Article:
Trauma-focused cognitive behavioural therapy for abused children with posttraumatic stress disorder : development and evaluation of a manualised treatment programme : a thesis presented in partial fulfilment of the requirements for the degree of Doctor of Philosophy in Psychology at Massey University, Albany, New Zealand
A manualised trauma-focused cognitive behavioural therapy (TF-CBT) programme was
developed for multiply-abused children diagnosed with posttraumatic stress disorder
(PTSD; Feather & Ronan, 2004) referred to the specialist clinic of the statutory child
protection agency in New Zealand. The TF-CBT protocol was based on: (1) a review
of the history of child abuse (CA) and child protection in New Zealand and
internationally, with particular reference to professional developments and the role of
psychologists in ameliorating CA; (2) a conceptualisation of the clinical presentation of CA in children; (3) a review of the field of psychotraumatology and theoretical models,
including locally developed, relevant to the development of a treatment programme for
traumatised abused children in a child protection setting in New Zealand; and (4) a
review of evidence-based practice, treatment outcome models, and current empirical
research related to developing an effective treatment model in this area. The locally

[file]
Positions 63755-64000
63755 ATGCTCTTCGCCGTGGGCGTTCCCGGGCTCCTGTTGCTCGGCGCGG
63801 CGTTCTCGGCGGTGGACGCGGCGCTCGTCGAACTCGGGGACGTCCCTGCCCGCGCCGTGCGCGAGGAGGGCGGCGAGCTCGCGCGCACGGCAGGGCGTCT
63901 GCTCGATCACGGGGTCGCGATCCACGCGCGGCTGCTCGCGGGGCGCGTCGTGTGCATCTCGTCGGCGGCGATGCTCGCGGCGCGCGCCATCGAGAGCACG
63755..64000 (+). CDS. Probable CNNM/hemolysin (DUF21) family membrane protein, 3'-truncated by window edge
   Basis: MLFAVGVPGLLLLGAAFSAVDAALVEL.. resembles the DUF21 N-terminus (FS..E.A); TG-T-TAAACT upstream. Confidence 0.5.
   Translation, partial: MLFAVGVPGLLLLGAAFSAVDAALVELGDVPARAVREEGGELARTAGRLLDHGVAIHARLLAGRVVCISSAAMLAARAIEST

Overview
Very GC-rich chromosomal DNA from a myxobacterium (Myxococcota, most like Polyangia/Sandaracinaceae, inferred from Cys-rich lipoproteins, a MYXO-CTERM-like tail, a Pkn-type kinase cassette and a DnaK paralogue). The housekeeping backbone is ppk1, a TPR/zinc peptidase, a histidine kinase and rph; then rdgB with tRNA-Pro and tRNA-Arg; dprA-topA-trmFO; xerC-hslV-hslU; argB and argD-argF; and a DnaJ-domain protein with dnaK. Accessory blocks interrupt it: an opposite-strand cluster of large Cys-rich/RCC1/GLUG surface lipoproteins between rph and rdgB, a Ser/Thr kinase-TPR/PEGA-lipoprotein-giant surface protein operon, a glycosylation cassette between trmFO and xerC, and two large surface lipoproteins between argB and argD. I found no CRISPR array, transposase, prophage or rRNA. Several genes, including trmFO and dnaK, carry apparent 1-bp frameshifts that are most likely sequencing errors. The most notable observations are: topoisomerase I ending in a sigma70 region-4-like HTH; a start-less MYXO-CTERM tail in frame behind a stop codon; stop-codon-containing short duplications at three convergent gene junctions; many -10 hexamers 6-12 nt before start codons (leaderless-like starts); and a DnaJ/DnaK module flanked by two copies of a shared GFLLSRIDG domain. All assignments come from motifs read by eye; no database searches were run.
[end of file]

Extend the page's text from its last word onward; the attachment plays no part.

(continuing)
developed TF-CBT programme built on efficacious treatments for child anxiety and
PTSD as a result of sexual abuse. It encompasses psychosocial strengthening, coping skills training, gradual exposure using expressive modalities, and special issues relevant to trauma and abuse.
A “scientist-practitioner” approach to local clinical research was used to evaluate the
programme. A single-case multiple-baseline design demonstrated the controlling
effects of the treatment across four studies; each comprising four typically-referred multiply-abused children aged 9-15 years who met diagnostic criteria for PTSD.
Parent/caregivers were involved in treatment sessions. Study 1 was a pilot with four
Pakeha/New Zealand European children; Study 2 trialled the protocol with two Maori
and two Samoan children; Study 3 was an evaluation of the developed protocol with a
multicultural group of typically-referred children; and Study 4 was an evaluation with
other therapists delivering the manualised programme.
Despite some methodological difficulties related to conducting research in a setting of this nature, the overall results indicate a good deal of promise. Across the four studies, for the majority of children treated, PTSD symptoms decreased and child coping
increased. Where follow-up data was available, gains generally maintained or improved over 3-, 6-, and 12-month intervals.
Recommendations are made about further applications of this TF-CBT programme,
including the interweaving of cultural models with TF-CBT, and development and
evaluation of the protocol in other settings. Implications of the current research are discussed in terms of recognition of the crucial importance of evidence-based practice in CA/child protection settings, and the contribution psychologists and therapists can make to ensure quality outcomes for this most vulnerable population of children and families.